This means that when people search the Internet for information about your crisis, you hope they find your official webpage before reading the web pages of the media, bloggers and the web’s anonymous naysayers.

Social media can help you with this. But before we go further, you must make sure that in everything you write about your crisis, you call it what it is and not attempt to disguise it with PR-BS or sanitized terms concocted by your CEO or lawyers.

A fire is a fire; it isn’t the “event of warmth that caused the facility to no longer exist,” or some other crazy phrase someone invents. A shooting is a shooting; it isn’t the “incident that involved a metallic projectile expelled from a metal tube,” or some other nonsense. You may laugh, but in my business, I see it every day.

When writing effective messages for crisis communications, you must put on your Google hat. In other words, when someone does a search on Google for information about your crisis, which words are they going to type into their search engine? Those are the words you need to be using in all of your postings to official websites and to your official social media channels.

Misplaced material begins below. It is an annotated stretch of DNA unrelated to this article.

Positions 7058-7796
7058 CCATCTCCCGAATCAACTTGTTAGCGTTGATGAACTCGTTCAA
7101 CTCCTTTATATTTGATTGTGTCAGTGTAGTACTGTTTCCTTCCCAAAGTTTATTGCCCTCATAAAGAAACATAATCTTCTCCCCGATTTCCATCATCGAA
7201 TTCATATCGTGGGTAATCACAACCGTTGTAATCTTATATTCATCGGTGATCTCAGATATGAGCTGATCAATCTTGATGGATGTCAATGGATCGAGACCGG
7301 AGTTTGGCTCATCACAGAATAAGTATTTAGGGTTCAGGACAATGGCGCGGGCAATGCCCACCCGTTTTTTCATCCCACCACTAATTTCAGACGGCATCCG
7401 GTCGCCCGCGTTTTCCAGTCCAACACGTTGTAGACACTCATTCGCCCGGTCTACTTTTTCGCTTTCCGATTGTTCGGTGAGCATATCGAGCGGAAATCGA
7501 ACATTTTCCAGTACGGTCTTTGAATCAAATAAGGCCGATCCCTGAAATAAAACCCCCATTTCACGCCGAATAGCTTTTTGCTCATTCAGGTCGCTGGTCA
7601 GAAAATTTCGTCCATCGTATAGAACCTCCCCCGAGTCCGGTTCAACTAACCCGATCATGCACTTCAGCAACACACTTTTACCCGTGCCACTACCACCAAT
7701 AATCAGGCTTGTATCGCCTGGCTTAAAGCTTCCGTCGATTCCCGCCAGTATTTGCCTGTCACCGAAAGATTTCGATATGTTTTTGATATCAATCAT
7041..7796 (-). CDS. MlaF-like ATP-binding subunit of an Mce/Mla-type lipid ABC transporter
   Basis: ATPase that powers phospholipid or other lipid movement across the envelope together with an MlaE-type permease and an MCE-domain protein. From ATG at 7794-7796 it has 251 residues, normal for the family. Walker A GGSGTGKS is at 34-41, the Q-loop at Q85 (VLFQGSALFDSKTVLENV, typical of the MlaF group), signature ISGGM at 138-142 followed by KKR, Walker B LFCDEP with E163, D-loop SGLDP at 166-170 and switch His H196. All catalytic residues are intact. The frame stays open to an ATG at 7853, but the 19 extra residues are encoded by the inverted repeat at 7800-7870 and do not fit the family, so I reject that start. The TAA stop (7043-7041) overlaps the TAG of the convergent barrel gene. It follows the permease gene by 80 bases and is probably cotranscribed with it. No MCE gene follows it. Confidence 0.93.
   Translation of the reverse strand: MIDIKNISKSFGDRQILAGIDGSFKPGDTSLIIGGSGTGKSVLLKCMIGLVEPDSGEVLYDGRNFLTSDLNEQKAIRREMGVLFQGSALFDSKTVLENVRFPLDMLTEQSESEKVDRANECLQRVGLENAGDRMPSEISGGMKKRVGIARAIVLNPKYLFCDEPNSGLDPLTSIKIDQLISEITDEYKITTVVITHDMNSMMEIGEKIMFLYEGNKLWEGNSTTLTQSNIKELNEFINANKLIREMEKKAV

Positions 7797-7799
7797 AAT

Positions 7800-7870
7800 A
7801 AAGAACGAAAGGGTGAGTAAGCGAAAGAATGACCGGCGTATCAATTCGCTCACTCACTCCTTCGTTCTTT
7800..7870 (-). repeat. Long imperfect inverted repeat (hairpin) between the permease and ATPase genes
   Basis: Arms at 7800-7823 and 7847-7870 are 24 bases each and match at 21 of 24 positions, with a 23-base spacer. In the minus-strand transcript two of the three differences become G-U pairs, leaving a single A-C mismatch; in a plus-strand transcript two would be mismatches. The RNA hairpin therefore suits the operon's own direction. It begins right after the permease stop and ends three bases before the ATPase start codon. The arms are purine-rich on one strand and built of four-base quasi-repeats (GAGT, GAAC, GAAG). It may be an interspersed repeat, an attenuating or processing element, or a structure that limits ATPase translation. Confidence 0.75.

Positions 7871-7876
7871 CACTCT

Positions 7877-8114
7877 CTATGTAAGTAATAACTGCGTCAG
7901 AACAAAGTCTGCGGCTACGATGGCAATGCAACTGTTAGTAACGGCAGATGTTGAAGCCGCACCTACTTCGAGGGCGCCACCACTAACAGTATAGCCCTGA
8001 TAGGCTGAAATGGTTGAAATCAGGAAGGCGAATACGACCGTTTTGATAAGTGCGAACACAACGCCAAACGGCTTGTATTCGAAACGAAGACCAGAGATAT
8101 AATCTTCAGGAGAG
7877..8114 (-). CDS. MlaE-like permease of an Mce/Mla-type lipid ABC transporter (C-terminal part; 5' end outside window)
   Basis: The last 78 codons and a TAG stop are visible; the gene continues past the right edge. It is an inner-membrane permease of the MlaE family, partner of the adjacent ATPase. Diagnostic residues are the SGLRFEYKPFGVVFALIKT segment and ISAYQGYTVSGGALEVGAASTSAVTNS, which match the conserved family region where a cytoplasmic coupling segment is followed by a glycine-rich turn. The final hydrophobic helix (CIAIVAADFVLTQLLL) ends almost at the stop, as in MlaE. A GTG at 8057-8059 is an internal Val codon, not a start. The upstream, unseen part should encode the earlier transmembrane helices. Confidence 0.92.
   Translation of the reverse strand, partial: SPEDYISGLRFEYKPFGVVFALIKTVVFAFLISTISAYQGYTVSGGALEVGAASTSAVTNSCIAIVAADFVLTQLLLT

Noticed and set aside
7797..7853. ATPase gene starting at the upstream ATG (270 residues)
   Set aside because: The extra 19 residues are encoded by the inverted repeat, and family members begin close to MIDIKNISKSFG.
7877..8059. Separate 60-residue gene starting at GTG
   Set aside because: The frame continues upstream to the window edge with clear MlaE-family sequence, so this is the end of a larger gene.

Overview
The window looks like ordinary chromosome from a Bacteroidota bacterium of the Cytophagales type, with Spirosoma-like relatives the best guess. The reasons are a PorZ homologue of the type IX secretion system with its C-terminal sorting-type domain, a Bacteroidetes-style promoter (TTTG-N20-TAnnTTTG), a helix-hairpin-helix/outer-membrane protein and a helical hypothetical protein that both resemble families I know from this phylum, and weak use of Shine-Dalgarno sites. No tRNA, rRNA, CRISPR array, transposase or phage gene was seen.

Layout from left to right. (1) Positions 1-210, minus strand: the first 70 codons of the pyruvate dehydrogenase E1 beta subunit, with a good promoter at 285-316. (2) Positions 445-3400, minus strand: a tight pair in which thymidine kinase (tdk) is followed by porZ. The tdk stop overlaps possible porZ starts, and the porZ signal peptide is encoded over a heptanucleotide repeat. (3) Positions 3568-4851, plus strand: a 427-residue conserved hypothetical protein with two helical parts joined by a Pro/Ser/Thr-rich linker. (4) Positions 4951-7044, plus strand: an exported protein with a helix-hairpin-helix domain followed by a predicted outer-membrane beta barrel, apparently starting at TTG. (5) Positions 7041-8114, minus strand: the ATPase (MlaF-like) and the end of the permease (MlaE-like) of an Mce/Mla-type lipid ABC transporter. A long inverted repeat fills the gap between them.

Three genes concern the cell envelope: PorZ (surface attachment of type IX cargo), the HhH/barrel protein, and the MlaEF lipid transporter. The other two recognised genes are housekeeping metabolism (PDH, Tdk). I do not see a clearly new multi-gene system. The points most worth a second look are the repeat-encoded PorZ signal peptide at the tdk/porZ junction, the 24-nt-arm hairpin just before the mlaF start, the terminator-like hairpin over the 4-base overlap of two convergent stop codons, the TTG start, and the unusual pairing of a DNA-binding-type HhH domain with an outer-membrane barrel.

Google and the other search engines use complicated, secretive algorithms to make up what we know as search engine optimization (SEO). This is what allows someone to type a word into the search engine and get information on that topic. And while the major search engines keep changing their algorithms to prevent you from outright manipulation of the search engines, there are certain things we know about how they work and how you can increase the likelihood of ranking high in a search during your crisis.

Here are five great things to know about SEO in a Crisis.